Breast augmentation surgery is done to enlarge or restore the size of breasts using implants. Being one of the most popular cosmetic procedures performed, breast augmentation is a safe and effective solution to enhance, regain, and restore balance to a woman’s figure. Breast augmentation can be achieved using many different techniques to meet the needs of each individual patient.
Am I a good candidate for breast augmentation?
Candidates for breast augmentation surgery are those who are unhappy with their small breast size, have smaller or deflated-appearing breasts due to pregnancy or weight loss, have asymmetry of the breasts, or are self-conscious with their body due to their breasts. Ideal candidates are in good health and have realistic expectations of breast augmentation surgery.
It is important that patients understand all facets of breast augmentation surgery before making a decision. Augmentation is a long-term solution for achieving a desired figure, and will help you to look and feel better in clothing and swimwear. However, breast implants require monitoring and do not last forever. Implants commonly last for 10 years or longer before they need to be replaced. During a consultation with Dr. Hall, all of the pros and cons of this surgery will be discussed so that an educated and well-informed decision can be made.
Breast Augmentation – Patient 273
An medical professional and mother of 1 who describes herself a s a 32 A cub. She was a C cup with her pregnancy and wanted to be a C cup again if possible. She did mind a slight implant look if needed to achieve her goals as long as she did not look overly unnatural. She has a mild pectus excavatum ( a depression of the sternum) She is shown before and again, 6 weeks after bilateral partial subpectoral breast augmentation with the placement of 350 cc high profile textured silicone gel implants using the milder texture.
Surgical planning: The width of her breast were 12.1cm on the right and 12.6 cm on her left. The nipple to inframammary fold distance on stretch is 8cm on her right and 7cm on her left. There is a mild laxity of her tissues from her previous pregnancy. The 350 cc high profile implant has a base width of 11.7 cm and this was the largest implant that would “fit” without requiring us to lower her inframammary fold and risk a double bubble or collapse of the fold and bottoming out. Texture was chosen to prevent medial migration of her implants over time into her pectus excavatum. Texture can be controversial because of it’s association with the rare condition of BIA-ALCL but seems to be less of a problem with the milder textures. It also is felt to be related to biofilm formation and we used the typical measures during surgery to avoid this: nipple shields/insertion sleeves ( “Keller funnel” ) as well as antibiotic irrigation. I also recommend that my breast implant patients take oral antibiotics just before dental cleaning or procedures to decrease the risk of bacteria from the mouth going through the blood stream and settling on the implant after surgery. In her case, after discussion she felt that the possible tradeoffs of texture were worth the benefits of better stability of the implants over time.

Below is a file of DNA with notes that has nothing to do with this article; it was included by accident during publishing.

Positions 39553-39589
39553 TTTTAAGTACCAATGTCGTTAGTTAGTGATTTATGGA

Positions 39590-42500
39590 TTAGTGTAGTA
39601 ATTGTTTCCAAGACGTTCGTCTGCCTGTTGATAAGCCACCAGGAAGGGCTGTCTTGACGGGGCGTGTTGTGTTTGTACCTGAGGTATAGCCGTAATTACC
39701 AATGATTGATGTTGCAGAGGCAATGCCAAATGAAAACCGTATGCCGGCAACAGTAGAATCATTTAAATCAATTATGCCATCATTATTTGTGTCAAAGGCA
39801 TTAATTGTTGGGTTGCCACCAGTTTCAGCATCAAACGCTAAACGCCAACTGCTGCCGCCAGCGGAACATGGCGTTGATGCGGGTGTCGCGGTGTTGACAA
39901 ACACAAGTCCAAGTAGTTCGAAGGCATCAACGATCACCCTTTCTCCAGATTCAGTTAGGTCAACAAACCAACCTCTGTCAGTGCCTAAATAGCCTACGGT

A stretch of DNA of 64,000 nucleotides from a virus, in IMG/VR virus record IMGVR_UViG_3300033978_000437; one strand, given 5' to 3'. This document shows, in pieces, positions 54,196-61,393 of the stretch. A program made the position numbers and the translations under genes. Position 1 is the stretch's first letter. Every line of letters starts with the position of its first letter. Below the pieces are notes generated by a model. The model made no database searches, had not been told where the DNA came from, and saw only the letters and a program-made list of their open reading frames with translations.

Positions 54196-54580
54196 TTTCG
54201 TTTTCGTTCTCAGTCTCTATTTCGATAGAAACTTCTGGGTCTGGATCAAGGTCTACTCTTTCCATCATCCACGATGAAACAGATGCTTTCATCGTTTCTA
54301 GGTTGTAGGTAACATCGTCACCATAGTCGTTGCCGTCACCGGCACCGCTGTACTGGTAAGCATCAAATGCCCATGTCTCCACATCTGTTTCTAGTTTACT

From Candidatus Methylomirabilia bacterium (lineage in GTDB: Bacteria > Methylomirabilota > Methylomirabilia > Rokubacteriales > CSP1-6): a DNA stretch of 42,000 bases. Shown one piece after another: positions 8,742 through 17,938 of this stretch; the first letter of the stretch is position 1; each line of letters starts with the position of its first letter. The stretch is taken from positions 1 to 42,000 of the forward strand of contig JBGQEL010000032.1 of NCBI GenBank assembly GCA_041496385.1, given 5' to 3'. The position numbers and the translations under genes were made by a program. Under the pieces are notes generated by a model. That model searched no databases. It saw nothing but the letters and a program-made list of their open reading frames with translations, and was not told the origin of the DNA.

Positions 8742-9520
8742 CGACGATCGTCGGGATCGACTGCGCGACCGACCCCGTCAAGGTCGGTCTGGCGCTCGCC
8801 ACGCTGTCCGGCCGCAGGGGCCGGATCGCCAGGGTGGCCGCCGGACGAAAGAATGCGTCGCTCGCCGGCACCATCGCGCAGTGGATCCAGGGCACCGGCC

A woman in her early 30’s who wished to have fuller breasts. She described herself as wearing a padded B cup bra and wished to be a C cup without the padding. She had initially seen us two years previously and was not comfortable with the implant choices available at the time. She chose the Ideal breast implant once it was available, because it has a more natural feel than the traditional saline implant but without the risk of a “silent” rupture. It appealed to her to be able to follow her implants after surgery by simple observation rather than with ultrasound or MRI which is needed to detect the failure of a silicone gel implant.
She is 5’5” and 131 lbs and selected a 270 cc implant in the office. She is shown before and again, 6 weeks after partial subpectoral placement of 270 cc Ideal structured saline implants through an inframammary ( at the breast fold) incision. She is thrilled with her fuller but still natural appearance. The Ideal implants have two lumens and can be filled to give either a moderate or a full profile look. In this case the 270 is similar to a moderate profile standard saline implant in projection. It could also be filled to 305cc to give the equivalent of a high profile.
A woman in her mid 40’s who has lost 80 lbs and is bothered by a deflated appearance of her breasts. She has always wanted breast implants but was concerned about the possibility of a silent rupture with a silicone implant, but did not like the potential problems with rippling and wrinkling that can be seen with traditional saline implants. She wanted to be fuller but still natural in appearance, and wanted some volume back in the upper portion of her breasts. She was excited that the Ideal structured saline implants are now available and after careful sizing in the office based on her nipple to fold distance on stretch and the base width of her breasts we selected a 415 cc total volume Ideal breast implant. When it is filled to the full capacity it has the profile of a “high profile” silicone implant which is good for restoring some fullness to the upper breast. She is 5’5” and 134 lbs and is shown before and again, 6 weeks after bilateral “dual plane” placement of the Ideal breast implants through an inframammary incision
A mother of 3 who is bothered by a deflated appearance of her breasts and would like to have fuller breasts. She is 5’ 5” and 128 lbs. She is shown before and again, nearly 4 years after bilateral partial sub-pectoral placement of smooth round 350 cc moderate profile plus silicone gel implants through an infra mammary incision.